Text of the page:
“Toxic Metals — From Exposures and Model Systems to Human Populations,” was the theme of the first annual symposium of the NIEHS-funded Center for Human Health and the Environment (CHHE) at North Carolina State University (NCSU). The event brought center members and colleagues to the NCSU James B. Hunt Library Feb. 16 to highlight CHHE research. More than 100 investigators, postdocs, graduate students, and community members participated in scientific talks, presented at poster sessions, and socialized with colleagues.
“I’m very excited about the CHHE’s first annual symposium,” said Center Director Robert Smart, Ph.D. “The research presented illustrates the interdisciplinary nature of the [center] and represents the continuum from exposure to genes to human populations.”
NIEHS and National Toxicology Program (NTP) Director Linda Birnbaum, Ph.D., kicked off the event with a talk highlighting the importance of toxic metal exposure science and recent NIEHS-funded discoveries in the field.
From safe housing to carcinogenesis
Lorisa Seibel, director of housing programs for Reinvestment Partners in Durham, North Carolina, discussed the prevention of lead exposure in Durham communities. CHHE’s Community Outreach and Engagement Core works closely with community groups in Durham to address and reduce toxic metal exposure, making Seibel’s talk especially relevant.
Michael Waalkes, Ph.D., retired NTP senior advisor and a pioneer in the field of metal toxicology and carcinogenesis, delivered the keynote address. Waalkes highlighted his seminal discoveries in metals and carcinogenesis during his 33-year career in public service.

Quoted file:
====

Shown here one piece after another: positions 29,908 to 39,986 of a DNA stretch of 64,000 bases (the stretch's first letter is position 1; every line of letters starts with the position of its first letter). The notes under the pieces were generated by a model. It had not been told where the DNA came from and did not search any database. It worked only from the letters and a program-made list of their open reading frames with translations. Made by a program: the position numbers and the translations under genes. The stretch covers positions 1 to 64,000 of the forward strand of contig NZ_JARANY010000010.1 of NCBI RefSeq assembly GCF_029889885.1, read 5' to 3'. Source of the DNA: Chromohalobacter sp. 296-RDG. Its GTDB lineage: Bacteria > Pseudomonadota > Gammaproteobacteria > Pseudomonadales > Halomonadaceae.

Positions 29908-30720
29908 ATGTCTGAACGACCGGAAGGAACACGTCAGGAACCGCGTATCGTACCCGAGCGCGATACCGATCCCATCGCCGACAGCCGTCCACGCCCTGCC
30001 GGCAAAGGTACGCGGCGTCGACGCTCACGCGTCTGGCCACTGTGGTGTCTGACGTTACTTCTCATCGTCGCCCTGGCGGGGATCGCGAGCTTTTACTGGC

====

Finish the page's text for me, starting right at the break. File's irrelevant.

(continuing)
Postdocs and graduate students shared their research during two poster sessions, which provided more time for collaboration and discussion. The remainder of the day was filled with presentations by CHHE members. Attendees heard new findings on toxic metals and connections within a host of scientific disciplines.
- Environmental remediation, or cleaning up polluted sites to decrease the risks.
- Exposure science.
- Model systems, including rodents and fruit flies.
Interdisciplinary center fosters information exchange
“Symposia like this one demonstrate the value of EHS Core Centers for bringing together researchers, postdocs, and community residents to learn from each other,” said Claudia Thompson, Ph.D. As head of the NIEHS Population Health Branch, Thompson oversees the approximately 20 NIEHS Environmental Health Science (EHS) Core Centers, of which CHHE is one of the newest.
“Participants get to hear about environmental health research and its benefits for community residents, and they learn about the concerns of the local community and what activities are already taking place,” Thompson explained.
CHHE brings together nearly 90 researchers from multiple disciplines across NCSU, and from East Carolina University, Brody School of Medicine, North Carolina Central University, and the North Carolina Department of Health and Human Services. Through interdisciplinary research and outreach, CHHE serves as an incubator of scientific discovery and communication on the fundamental mechanisms through which environmental stressors interact with biological pathways, the genome, and epigenome that affect human health.
(John House, Ph.D., is a research scholar in the NCSU Bioinformatics Research Center, a member of CHHE, and symposium planning committee chair. He is a former NIEHS postdoctoral fellow.)